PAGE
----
<port port="51821" protocol="udp"/>
  <interface name="eth0"/>
</zone>
<!-- Host α /etc/firewalld/zones/internal.xml -->
<?xml version="1.0" encoding="utf-8"?>
<zone target="ACCEPT">
  <short>Internal</short>
  <description>For use on internal networks. You mostly trust the other computers on the networks to not harm your computer. Only selected incoming connections are accepted.</description>
  <service name="ssh"/>
  <service name="mdns"/>
  <service name="samba-client"/>
  <service name="dhcpv6-client"/>
  <rule family="ipv4" priority="30001">
    <protocol value="tcp"/>
    <reject/>
  </rule>
  <rule family="ipv4" priority="30002">
    <protocol value="udp"/>
    <reject/>
  </rule>
  <rule family="ipv6" priority="30003">
    <protocol value="tcp"/>
    <reject/>
  </rule>
  <rule family="ipv6" priority="30004">
    <protocol value="udp"/>
    <reject/>
  </rule>
  <!-- <interface name="eth1"/> if interface bound instead of subnet -->
  <source address="192.168.1.0/24"/>
  <interface name="wg0"/>
</zone>

Host β’s configuration files will look similar to Host α’s, just with a different WireGuard port and LAN subnet.

Note that if you’re using NetworkManager to manage some of these interfaces, the firewalld zone configuration files won’t include <interface> entries for those interfaces (the mapping between zone and interface will be stored in NetworkManager’s own config files).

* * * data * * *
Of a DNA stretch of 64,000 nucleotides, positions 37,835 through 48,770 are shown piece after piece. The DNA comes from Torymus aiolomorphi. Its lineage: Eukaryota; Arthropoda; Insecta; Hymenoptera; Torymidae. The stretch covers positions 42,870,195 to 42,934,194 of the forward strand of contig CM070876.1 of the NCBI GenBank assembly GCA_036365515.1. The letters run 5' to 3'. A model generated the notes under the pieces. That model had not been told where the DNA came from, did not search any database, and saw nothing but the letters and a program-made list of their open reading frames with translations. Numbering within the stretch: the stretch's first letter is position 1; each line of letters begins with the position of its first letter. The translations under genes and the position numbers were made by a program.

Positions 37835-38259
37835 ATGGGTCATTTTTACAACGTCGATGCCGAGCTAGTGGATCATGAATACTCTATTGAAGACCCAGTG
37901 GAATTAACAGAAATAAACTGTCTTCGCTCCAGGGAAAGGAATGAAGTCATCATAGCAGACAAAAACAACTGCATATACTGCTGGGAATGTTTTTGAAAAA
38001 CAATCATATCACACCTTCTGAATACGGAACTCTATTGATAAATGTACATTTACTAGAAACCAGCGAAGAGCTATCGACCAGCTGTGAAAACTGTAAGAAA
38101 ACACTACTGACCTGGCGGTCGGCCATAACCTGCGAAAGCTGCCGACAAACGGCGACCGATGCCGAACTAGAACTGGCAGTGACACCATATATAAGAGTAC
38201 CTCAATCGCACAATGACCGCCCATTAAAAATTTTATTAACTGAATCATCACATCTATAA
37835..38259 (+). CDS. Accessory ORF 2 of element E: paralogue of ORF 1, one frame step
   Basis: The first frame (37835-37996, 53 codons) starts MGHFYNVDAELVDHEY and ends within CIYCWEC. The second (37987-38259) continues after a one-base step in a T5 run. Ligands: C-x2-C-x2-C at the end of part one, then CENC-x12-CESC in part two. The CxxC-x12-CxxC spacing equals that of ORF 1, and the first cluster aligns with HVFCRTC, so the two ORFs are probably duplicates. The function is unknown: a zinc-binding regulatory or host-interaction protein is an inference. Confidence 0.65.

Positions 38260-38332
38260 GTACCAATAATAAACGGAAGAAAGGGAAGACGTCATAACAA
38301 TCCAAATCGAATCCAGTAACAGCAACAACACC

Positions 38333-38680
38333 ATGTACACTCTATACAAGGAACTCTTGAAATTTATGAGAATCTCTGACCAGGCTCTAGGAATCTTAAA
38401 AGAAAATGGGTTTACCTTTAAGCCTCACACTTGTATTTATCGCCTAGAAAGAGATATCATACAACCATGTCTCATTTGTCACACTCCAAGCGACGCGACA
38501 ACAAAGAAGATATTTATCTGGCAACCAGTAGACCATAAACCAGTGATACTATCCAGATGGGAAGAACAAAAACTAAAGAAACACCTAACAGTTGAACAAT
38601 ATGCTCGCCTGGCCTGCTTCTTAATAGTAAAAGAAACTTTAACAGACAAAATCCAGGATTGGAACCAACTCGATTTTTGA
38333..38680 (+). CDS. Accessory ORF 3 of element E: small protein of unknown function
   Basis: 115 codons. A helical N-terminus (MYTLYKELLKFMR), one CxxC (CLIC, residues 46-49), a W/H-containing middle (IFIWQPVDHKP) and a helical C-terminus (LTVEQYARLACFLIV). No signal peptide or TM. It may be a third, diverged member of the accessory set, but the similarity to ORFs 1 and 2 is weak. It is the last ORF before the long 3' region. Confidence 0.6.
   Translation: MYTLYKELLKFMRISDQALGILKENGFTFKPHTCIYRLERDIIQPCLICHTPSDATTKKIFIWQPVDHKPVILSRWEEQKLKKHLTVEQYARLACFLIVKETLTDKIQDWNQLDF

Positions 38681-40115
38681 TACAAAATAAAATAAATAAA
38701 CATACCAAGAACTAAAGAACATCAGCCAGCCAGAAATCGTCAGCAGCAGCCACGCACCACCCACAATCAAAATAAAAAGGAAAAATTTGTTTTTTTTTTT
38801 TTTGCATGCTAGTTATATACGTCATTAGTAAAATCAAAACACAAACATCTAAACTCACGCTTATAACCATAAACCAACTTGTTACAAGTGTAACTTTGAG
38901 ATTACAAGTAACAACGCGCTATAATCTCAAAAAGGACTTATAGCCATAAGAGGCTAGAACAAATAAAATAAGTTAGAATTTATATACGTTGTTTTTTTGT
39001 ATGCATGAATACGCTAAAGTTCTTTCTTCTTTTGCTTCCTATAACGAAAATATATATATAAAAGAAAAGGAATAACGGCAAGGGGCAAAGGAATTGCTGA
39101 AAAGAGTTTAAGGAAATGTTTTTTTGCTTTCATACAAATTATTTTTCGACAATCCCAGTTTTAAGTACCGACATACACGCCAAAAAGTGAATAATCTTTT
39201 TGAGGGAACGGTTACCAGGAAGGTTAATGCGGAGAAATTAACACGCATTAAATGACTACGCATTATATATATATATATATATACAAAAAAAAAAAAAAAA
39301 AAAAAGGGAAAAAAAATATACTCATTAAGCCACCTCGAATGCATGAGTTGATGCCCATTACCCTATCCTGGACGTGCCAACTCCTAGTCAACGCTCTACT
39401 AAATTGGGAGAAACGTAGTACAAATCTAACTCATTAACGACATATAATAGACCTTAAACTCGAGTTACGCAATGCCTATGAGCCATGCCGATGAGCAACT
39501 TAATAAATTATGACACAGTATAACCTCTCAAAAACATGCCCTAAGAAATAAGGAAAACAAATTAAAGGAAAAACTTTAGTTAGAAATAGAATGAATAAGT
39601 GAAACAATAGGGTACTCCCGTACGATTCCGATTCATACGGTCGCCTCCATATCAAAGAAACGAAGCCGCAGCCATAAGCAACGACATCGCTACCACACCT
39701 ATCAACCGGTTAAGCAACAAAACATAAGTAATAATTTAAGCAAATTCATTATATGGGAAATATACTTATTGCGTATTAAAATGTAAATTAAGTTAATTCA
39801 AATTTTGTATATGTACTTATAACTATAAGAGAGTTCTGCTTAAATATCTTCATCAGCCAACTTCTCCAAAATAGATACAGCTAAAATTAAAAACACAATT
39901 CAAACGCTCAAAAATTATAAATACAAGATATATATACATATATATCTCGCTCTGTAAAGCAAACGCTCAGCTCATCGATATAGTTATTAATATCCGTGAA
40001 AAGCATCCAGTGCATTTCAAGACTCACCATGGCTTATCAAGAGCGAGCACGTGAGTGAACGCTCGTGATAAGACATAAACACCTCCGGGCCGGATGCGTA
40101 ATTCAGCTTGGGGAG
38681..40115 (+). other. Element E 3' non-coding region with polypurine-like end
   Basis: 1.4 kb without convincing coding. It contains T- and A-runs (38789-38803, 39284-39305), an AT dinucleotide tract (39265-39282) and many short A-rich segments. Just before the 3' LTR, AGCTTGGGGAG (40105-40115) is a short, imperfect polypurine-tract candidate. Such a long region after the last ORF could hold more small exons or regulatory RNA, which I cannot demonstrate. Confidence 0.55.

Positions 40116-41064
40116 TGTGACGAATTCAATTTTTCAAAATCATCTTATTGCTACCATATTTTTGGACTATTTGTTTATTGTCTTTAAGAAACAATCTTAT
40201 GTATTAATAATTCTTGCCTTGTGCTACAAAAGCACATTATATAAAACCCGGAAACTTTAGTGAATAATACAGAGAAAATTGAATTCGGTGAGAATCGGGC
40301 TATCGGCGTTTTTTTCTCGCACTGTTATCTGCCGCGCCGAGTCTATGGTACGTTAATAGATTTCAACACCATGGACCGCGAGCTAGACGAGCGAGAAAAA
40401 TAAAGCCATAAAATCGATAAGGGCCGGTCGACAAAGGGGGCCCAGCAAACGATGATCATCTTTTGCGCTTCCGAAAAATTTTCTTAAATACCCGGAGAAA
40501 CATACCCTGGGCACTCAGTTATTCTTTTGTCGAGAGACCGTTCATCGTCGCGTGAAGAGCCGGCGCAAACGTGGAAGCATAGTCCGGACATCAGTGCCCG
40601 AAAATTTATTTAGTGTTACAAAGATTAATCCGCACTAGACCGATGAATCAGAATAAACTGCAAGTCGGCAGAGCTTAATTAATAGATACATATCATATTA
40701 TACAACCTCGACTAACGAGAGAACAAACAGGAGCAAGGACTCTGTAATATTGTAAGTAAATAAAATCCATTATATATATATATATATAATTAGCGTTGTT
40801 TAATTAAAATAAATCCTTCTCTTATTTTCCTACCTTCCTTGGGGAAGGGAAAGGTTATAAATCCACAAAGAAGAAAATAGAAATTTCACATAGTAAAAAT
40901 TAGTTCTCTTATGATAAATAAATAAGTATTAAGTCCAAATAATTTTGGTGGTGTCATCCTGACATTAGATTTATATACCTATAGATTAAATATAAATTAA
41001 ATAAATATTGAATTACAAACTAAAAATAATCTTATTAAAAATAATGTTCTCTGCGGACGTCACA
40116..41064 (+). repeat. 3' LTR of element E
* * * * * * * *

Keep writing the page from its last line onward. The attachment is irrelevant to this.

Ping

If you try pinging a host running firewalld (or any host where the connection to the host is forwarded through firewalld), you may be surprised to see your pings succeed even when firewalld is blocking the initiation of most other new connections. For example, with the Point to Point or Hub and Spoke scenarios above, you can run ping 10.0.0.1 on Endpoint B and see replies back from Endpoint A; or with the Site to Site scenario, you can run ping 192.168.1.11 on Endpoint B and see replies back from Endpoint A (and although you can’t ping Endpoint A from Endpoint B with the Point to Site scenario because of NAT, you could still ping Endpoint A from Host β).

This is because firewalld by default allows all ICMP packets through, including the types of ICMP packets used by ping (echo-request and echo-reply). So rather than using ping to check your firewall, try connecting to the specific ports that your firewall allows or disallows.

If you’re looking for a general tool to try to connect to a variety of ports, try Nmap. For example, to test if TCP port 8080 is accessible on 10.0.0.1, run this:

$ sudo nmap -Pn -n -sS --reason -p8080 10.0.0.1
...
PORT     STATE SERVICE    REASON
8080/tcp open  http-proxy syn-ack ttl 63